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Today is the last day for commenters and objectors to weigh in on the amended Google Book settlement before the district court in New York that’s overseeing the case. Yesterday, Public Knowledge filed its amicus brief in opposition to the new settlement.
Our concerns are the same as they were when the settlement deal was first announced—that, if approved, it would result in Google becoming the only company that can sell access to orphan books without risking a massive lawsuit. None of the changes made in the amended settlement agreement substantially altered that fact.
The Settlement and its Problems
We’ve covered how this works in previous blog posts, but to summarize, the plaintiffs in this case, groups of authors and publishers, sued Google for scanning massive numbers of books to be indexed and searchable, with only short “snippets” being displayed. These plaintiffs claim to represent nearly all authors who have registered books with the US Copyright Office.
Instead of proceeding to trial, though, the plaintiffs reached a settlement agreement with Google, in which Google would pay out money to the class and administer a profit-sharing system. In exchange, the plaintiffs agreed to waive their right to sue Google for infringement. If that were all that happened, the settlement would more closely resemble a traditional class action settlement, save for the extraordinary size of the claimed class.
But that’s not what the settlement did. Not only did the plaintiffs waive their right to sue Google for past scanning, they agreed to waive their right to sue Google for selling access to the full text of those scanned books.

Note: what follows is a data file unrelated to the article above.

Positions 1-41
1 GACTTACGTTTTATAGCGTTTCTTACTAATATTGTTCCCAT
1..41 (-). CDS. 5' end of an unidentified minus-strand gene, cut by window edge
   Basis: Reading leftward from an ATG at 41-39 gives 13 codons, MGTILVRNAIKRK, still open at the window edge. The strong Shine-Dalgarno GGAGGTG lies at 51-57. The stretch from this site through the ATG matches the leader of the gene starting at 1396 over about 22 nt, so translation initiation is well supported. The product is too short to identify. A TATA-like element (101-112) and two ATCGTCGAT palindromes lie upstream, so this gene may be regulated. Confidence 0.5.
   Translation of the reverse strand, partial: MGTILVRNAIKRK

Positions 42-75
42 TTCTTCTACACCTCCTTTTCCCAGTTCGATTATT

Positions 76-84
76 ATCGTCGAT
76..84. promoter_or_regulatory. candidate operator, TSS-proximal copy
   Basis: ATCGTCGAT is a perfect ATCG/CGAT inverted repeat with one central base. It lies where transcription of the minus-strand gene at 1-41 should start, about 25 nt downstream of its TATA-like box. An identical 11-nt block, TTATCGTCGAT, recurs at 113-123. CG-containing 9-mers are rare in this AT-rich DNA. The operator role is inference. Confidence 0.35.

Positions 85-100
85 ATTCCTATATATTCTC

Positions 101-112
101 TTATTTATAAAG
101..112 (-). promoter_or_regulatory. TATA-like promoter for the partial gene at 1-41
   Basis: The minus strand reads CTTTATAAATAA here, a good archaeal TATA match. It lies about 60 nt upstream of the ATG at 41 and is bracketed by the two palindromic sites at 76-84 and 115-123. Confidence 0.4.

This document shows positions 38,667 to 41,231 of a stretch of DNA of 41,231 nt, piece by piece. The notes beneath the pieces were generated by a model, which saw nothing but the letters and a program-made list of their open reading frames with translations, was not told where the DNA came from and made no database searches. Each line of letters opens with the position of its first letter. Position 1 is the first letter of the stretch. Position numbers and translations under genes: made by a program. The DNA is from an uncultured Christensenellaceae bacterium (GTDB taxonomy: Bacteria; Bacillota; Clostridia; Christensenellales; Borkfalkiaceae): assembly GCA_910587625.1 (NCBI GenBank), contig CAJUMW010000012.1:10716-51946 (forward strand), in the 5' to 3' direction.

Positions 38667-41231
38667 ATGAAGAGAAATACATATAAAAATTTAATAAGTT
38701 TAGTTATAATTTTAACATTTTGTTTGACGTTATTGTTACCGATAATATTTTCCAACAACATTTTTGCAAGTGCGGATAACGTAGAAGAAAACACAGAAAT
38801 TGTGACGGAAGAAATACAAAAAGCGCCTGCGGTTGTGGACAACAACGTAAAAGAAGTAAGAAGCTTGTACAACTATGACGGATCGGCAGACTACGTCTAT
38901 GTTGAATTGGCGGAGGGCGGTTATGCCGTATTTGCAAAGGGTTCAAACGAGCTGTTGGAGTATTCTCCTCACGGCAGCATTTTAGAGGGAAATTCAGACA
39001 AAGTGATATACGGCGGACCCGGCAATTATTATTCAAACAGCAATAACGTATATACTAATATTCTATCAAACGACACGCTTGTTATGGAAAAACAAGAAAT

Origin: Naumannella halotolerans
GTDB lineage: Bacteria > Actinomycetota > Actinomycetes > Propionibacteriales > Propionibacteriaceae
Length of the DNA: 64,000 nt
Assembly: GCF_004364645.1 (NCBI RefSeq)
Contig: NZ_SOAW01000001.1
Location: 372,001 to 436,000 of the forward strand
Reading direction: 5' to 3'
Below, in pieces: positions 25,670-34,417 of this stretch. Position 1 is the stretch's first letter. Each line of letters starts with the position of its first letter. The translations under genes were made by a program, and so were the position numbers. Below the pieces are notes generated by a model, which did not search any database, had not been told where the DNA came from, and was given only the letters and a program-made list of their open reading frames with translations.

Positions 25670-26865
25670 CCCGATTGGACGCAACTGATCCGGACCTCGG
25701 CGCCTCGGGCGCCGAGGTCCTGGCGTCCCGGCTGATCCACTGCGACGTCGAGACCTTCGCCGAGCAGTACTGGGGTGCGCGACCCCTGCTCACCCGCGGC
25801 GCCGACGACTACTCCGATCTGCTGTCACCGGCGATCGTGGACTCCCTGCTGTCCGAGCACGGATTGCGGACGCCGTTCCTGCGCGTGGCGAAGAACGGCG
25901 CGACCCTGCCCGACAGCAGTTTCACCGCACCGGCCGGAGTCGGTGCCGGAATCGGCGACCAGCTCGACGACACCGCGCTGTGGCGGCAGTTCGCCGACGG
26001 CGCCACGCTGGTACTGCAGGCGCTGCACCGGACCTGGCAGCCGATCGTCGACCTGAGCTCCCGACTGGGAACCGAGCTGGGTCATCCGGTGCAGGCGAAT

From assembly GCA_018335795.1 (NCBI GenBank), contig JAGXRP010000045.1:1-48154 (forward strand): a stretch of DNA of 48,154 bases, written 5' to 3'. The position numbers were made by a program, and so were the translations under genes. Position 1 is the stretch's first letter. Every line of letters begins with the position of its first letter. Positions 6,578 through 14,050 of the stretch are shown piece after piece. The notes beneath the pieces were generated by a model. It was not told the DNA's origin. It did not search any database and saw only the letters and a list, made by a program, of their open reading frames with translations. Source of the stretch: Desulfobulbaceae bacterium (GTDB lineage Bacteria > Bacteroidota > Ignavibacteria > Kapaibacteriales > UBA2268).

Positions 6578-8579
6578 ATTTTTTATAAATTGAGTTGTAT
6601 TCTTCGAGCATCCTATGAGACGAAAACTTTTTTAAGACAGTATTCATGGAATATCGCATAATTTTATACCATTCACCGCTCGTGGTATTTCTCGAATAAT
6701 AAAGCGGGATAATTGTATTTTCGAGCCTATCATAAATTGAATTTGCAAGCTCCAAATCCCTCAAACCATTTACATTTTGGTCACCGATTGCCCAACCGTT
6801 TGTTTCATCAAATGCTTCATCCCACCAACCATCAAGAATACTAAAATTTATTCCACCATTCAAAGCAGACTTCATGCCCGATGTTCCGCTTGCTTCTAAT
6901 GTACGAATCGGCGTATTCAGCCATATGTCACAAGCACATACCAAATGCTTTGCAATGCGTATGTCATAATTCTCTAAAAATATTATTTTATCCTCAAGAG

What makes this particularly odd is that by using the class action procedure, the plaintiffs are claiming to represent, and therefore make a deal for, everyone who meets the characteristics of a class member. But instead of getting compensation for past actions in return for not suing for those actions, they’re instead claiming to represent all of these authors in a licensing deal.
And this leads to problems when you have authors who can’t speak for themselves to opt out of this deal. Such authors clearly exist—the authors of orphan works. As you might be able to tell by following that previous link, we at PK have often had orphan works on our mind, and are very concerned with their future. So while there are any number of questions about this deal—including privacy, price-fixing, and the overall future of written culture , we've limited our objections to a couple of points.
First, the fact that the class action acts as an opt-out means that if you're an author, your book is by default included in this deal with Google. You have to take active steps to opt out of the deal. By contrast, if any competitor wanted to amass a similar collection of books and sell access to them, they'd have to go to you, the author to explicitly get your permission. So by default, your book is not in their collection. That means that for the overwhelming number of authors, Google would have, under this deal, permission to sell access to their books, while no other competitor could take advantage of the same sort of opt-out deal. Google thus becomes the only entity with such a large collection of books.
And that's not because I'm assuming that book authors are lazy or uninformed—there will be authors who simply cannot make any decision at all. The authors of orphan works—which are defined as those works whose authors can't be found—simply won't be able to opt into or out of anything. In their case, the defaults control completely, and so they end up in the Google collection and in no others.